FIGS. 7 and 8 collectively show a semiconductor device according to a third embodiment of the present invention, wherein FIG. 7 is an oblique view and FIG. 8 is a cross sectional view along the line VIII--VIII shown in FIG. 7. The device shown in FIGS. 7 and 8 is substantially equal to the semiconductor device shown in FIGS. 4 and 5, except that a protective frame 21 serving to protect the semiconductor chip portion A including the carrier tape portion and the middle lead bonding portion is mounted to one surface of the reinforcing plate 15 in the device shown in FIGS. 7 and 8. The protective frame 21 is arranged to surround the semiconductor chip 13 in an outer region of the middle lead bonding portion including the junction between the metal lead wire 11 and the lead frame 16. In other words, the semiconductor chip 13 is completely surrounded by a wall. The height h of the wall, i.e., the thickness of the protective frame 21, is set such that the height from the other surface of the reinforcing plate 15 to the upper surface opposite to the reinforcing plate 15 of the protective frame 21 is equal to or larger than the height from the other surface of the reinforcing plate 15 to the upper surface of a resin layer 14 included in the semiconductor chip portion A. In other words, the thickness of the protective frame 21 is equal to the value obtained by subtracting the thickness of the lead frame from the thickness ranging between the lower surface of the chip 13 and the upper surface of the resin layer 14. Further, the protective frame 21 should be sized, for example, equal to the size of the reinforcing plate 15 (32 mm32 mm). Also, for example, the thickness x1 of reinforcing plate 15 is 0.8 mm, and the semiconductor device shown in FIGS. 7 and 8 has a thickness t2 of about 1.45 mm (measured to the bottom of lead frame 16) and a thickness t5 of about 1.55 mm (measured to the top of lead frame 16).

The semiconductor device shown in FIGS. 7 and 8 can be manufactured with a high yield because the semiconductor chip portion A is protected by the protective frame 21.

FIGS. 9A to 9C collectively show a semiconductor device according to a fourth embodiment of the present invention. The device shown in these drawings is substantially equal to the semiconductor device shown in FIGS. 4 and 5, except that, in the fourth embodiment shown in these drawings, the semiconductor chip portion A including the middle lead bonding portion is covered with a resin layer 22 so as to completely protect the semiconductor chip portion A. The resin layer 22 is formed of a material having a high resistance to humidity such as a polyimide resin.

FIGS. 9B and 9C show in detail in a magnified fashion the semiconductor chip portion A shown in FIG. 9A. To be more specific, FIG. 9B covers a case where the metal lead wire 11 is formed on one side of the carrier tape 12, which is opposite to the side of the reinforcing plate. It follows that the resin layer 22 is formed to cover the entire region of the metal lead wire 11. On the other hand, FIG. 9C covers a case where the metal lead wire 11 is formed on the other side of the carrier tape 12, which is equal to the side of the reinforcing plate. It follows that the metal lead wire 11 can be sufficiently protected, if the resin layer 22 is formed to cover the middle lead bonding portion and the vicinity thereof, because the central portion of the metal lead wire 11 is protected by the carrier tape 12.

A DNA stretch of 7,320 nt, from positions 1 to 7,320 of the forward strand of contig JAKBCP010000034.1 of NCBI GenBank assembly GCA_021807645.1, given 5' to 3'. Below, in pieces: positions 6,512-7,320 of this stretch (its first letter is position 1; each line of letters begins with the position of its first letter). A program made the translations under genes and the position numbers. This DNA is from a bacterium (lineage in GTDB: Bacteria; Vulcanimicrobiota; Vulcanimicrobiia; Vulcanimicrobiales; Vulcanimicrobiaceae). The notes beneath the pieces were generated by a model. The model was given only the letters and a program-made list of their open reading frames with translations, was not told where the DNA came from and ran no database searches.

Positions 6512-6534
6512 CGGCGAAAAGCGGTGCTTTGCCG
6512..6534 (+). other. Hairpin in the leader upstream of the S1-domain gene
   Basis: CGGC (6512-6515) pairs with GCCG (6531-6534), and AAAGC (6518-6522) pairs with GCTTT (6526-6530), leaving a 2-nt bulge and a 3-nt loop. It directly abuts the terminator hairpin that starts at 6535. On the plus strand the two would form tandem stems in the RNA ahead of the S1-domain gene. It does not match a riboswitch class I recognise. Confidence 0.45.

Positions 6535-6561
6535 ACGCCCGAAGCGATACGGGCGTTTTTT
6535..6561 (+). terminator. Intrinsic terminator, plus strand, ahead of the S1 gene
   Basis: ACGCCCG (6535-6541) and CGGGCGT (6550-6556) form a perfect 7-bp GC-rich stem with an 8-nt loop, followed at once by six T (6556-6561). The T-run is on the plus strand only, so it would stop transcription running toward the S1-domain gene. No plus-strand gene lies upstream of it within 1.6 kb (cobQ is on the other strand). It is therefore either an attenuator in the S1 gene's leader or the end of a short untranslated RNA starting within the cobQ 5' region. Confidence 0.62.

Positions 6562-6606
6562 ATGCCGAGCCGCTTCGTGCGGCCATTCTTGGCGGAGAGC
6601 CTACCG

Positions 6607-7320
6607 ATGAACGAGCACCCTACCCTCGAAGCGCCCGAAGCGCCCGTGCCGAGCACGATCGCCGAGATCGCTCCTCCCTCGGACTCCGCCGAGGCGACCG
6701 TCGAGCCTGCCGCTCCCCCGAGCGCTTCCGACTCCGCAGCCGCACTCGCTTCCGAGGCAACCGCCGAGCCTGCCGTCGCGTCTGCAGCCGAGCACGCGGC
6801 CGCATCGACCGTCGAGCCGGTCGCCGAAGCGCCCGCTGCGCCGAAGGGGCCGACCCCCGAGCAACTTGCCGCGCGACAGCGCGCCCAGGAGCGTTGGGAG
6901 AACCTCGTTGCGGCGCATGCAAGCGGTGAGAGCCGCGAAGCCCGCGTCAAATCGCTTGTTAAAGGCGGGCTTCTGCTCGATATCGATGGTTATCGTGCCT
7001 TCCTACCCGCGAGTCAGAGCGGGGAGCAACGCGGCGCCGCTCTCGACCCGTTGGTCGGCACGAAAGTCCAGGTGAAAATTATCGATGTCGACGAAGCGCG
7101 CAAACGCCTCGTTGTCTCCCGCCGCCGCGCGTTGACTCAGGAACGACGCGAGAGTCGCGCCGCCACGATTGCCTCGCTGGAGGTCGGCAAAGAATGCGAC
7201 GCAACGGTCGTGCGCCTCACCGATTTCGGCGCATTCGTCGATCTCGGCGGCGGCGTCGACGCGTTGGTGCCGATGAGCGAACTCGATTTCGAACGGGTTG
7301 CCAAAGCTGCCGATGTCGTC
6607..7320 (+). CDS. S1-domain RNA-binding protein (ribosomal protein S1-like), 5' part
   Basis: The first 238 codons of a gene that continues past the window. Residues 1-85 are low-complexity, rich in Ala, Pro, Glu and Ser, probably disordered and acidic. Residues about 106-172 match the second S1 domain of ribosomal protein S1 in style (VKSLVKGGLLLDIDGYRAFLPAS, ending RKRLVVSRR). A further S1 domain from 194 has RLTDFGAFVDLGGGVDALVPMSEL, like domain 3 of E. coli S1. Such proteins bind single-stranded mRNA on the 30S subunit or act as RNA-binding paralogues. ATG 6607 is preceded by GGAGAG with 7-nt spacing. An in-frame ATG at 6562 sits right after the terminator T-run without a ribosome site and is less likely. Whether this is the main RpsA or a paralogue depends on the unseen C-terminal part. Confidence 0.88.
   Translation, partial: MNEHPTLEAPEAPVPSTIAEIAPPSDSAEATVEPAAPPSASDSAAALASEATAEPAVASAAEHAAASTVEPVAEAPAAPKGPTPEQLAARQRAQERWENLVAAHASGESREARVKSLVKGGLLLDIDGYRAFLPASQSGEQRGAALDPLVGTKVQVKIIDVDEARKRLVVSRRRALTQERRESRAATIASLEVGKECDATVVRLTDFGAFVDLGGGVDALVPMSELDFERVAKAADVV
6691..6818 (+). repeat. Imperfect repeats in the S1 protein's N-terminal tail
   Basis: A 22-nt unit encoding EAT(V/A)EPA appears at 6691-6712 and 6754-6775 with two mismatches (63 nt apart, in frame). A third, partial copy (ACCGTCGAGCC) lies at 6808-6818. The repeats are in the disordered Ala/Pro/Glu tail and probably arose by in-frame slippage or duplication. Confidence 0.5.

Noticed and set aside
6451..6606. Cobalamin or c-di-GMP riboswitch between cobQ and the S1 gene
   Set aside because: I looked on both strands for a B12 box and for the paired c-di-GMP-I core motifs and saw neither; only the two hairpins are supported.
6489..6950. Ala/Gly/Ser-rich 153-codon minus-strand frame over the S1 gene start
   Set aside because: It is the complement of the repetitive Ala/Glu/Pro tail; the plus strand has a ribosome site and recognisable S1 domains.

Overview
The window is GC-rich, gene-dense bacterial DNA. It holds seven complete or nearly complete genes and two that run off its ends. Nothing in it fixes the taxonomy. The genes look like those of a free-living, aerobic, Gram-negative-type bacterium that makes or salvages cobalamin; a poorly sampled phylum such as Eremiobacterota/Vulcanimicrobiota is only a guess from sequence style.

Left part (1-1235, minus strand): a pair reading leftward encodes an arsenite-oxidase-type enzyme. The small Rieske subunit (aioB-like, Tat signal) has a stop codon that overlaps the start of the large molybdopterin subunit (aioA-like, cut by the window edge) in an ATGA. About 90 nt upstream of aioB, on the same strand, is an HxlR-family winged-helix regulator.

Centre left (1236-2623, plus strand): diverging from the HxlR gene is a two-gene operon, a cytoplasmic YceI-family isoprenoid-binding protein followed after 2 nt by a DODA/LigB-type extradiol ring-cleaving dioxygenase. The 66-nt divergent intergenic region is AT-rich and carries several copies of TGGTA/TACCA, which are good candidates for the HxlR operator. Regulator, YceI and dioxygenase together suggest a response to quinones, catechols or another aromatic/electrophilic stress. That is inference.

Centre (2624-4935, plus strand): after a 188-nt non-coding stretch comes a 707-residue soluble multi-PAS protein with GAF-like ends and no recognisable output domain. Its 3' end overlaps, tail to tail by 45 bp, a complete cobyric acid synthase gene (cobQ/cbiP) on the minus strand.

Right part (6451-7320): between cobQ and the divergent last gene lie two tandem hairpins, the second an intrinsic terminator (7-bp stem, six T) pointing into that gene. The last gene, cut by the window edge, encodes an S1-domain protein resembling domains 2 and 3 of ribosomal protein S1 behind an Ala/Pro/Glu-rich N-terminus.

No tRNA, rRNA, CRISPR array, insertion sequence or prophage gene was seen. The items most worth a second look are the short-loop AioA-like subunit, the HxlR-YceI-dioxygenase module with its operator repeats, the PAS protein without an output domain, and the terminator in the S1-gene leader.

The semiconductor device shown in FIGS. 9A to 9C exhibits a high reliability because the semiconductor chip portion A is protected by the resin layer 22.

FIGS. 10 and 11 collectively show a semiconductor device according to a fifth embodiment of the present invention, wherein FIG. 10 is an oblique view and FIG. 11 is a cross sectional view along the line XI--XI shown in FIG. 10. In the semiconductor device shown in FIGS. 10 and 11, the reinforcing plate 15 is enabled to perform a heat dissipating function. To be more specific, the reinforcing plate 15 is Joined to the heat dissipating fin 20 in the second embodiment shown in FIG. 6. In the embodiment shown in FIGS. 10 and 11, however, the reinforcing plate 15 and the heat dissipating fin 20 are formed as an integral member.

It should be noted that the semiconductor chip 13 is mounted to one surface of the reinforcing plate 15 and, thus, said one surface of the reinforcing plate 15 is flat. On the other hand, a plurality of protrusions and recesses are formed on the other surface of the reinforcing plate 15. The height of the protrusion should be determined appropriately depending on the kind of the semiconductor chip 13. In the embodiment shown in the drawings, the protrusions are arranged to from an array. However, the arrangement of the protrusions is not restricted to that shown in the drawings.